If a positive change in loading behavior is observed (a decrease in overload offenses of at least 75 percent), the company is recategorized from Code Red to Code Yellow, indicating that the company will still be monitored but not as intensely as before. If the behavior remains positive, the company is returned to Code Green with all other compliant companies and receives a written notification of its status. A list of companies for which no positive change in loading behavior is observed is sent to police personnel, who will stop all company vehicles, loaded or empty, for further inspection through the roadside enforcement process. For particularly problematic companies, scales may be placed at the company's entrance/exit to ensure no overloaded vehicles are released from the facility.
A similar educational rather than repressive approach to correct noncompliant behavior would likely be well received by both the enforcement community and the trucking industry in the United States.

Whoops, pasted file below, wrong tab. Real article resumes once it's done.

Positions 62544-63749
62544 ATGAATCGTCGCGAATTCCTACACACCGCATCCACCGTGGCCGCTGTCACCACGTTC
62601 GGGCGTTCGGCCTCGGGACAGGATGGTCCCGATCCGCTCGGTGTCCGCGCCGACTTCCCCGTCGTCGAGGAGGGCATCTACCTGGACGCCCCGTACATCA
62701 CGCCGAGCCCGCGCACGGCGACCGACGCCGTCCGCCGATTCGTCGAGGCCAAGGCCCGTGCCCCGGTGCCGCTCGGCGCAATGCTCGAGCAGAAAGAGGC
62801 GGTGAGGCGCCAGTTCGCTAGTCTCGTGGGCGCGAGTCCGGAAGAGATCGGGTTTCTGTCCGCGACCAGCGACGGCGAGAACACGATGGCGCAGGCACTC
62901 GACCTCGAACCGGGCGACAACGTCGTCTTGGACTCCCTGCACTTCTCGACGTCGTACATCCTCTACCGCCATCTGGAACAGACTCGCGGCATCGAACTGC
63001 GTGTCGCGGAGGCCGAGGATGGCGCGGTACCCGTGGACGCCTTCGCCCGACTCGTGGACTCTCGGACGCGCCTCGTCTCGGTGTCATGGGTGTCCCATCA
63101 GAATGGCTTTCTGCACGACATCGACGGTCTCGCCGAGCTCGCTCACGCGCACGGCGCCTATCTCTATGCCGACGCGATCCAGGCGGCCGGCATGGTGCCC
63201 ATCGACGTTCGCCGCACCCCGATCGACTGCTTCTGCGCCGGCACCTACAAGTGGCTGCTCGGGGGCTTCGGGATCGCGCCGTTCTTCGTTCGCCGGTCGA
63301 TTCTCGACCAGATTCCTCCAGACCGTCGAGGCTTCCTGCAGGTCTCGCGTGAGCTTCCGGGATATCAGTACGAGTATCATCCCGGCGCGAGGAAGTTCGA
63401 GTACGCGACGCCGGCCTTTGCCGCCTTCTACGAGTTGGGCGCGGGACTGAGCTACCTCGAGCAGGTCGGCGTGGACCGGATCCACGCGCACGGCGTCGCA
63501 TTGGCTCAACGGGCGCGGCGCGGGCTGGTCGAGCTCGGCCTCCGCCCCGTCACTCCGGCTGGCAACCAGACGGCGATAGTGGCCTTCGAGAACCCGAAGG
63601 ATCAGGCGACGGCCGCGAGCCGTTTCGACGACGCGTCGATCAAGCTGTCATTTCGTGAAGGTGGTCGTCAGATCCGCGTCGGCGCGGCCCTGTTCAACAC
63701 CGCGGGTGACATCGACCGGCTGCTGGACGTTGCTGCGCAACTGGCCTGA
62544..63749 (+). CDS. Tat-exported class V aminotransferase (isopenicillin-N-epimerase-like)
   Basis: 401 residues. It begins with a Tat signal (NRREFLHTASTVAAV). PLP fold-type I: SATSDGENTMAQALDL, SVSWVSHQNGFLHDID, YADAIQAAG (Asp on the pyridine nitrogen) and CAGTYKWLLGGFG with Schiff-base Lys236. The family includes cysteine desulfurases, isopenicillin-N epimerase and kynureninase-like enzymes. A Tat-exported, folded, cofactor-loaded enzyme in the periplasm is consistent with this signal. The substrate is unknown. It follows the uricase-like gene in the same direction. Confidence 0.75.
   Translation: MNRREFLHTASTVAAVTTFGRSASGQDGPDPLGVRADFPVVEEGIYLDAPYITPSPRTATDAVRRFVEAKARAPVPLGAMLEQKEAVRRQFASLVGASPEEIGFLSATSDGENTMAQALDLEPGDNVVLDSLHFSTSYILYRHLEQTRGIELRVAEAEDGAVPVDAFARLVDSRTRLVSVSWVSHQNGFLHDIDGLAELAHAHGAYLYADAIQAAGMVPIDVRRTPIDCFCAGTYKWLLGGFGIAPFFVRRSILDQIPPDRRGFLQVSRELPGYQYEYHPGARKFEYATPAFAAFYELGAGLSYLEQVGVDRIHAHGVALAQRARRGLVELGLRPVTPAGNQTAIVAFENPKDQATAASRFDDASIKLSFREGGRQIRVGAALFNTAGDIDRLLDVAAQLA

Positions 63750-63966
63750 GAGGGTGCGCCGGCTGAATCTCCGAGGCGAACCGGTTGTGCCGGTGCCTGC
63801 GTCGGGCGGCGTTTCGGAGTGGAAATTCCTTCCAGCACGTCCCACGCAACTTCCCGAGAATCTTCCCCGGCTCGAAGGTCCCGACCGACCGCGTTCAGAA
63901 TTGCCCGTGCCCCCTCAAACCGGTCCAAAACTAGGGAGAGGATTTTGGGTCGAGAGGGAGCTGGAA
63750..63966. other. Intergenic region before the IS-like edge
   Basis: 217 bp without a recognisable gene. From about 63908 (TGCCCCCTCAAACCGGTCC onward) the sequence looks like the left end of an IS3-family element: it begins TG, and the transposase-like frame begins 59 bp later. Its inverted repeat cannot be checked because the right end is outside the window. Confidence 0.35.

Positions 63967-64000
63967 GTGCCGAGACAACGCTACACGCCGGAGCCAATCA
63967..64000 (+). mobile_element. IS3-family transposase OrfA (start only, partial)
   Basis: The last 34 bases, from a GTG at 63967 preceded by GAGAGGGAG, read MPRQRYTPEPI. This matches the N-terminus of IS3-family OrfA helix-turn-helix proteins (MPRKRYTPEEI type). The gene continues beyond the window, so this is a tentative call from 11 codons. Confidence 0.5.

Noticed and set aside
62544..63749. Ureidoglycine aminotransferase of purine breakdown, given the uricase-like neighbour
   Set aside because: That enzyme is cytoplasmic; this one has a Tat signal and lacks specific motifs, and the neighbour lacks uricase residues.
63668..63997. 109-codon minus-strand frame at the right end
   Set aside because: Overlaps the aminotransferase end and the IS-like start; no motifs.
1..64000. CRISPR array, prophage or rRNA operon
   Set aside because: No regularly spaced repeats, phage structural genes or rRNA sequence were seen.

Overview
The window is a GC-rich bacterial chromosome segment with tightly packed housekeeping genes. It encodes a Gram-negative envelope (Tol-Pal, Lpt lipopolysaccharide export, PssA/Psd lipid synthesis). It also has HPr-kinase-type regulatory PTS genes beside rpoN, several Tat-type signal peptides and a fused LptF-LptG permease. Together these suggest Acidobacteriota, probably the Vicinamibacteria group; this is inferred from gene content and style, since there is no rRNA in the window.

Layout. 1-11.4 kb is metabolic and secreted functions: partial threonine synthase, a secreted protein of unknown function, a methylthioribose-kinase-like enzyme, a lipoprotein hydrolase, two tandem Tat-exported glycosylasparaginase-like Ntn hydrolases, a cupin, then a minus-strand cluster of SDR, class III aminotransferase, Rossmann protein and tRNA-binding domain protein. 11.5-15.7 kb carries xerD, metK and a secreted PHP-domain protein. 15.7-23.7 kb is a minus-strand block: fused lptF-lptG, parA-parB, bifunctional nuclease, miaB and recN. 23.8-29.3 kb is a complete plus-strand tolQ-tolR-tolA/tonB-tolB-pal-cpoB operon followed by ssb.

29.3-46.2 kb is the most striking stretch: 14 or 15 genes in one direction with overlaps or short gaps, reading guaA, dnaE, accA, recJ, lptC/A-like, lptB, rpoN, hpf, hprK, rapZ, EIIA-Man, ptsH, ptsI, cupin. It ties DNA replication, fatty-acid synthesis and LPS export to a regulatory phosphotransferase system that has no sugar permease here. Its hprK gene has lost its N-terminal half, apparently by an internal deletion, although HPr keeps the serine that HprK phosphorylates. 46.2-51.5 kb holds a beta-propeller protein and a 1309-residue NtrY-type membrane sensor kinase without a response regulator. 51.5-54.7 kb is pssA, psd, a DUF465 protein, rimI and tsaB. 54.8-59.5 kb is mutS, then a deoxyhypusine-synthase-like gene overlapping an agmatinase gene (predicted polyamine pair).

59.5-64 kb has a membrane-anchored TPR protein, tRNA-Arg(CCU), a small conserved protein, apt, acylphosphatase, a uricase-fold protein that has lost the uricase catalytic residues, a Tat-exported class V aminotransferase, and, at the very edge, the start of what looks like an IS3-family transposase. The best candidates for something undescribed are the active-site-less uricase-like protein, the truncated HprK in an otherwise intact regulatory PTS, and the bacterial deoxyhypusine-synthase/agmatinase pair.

Ensuring that intended legally permitted oversize/overweight vehicles are in fact "legal" poses a challenge in the Netherlands. The Transport Inspectorate used data from the WIM+VID systems for a pilot to monitor special transports. For this application, registrations of vehicles commonly used for special transports were checked with issued permits for these vehicles and the specific special transports.
From this desk data review, an estimated 40 percent of special transport trucks were observed to be operating without proper credentials, prompting the Transport Inspectorate to initiate a similar preventive contact approach for this segment of the industry. The Inspectorate relies on the same WIM+VID data to produce the annual Inventory Exceptional Transport report, which describes the volume and characteristics of special transport activity in the Netherlands.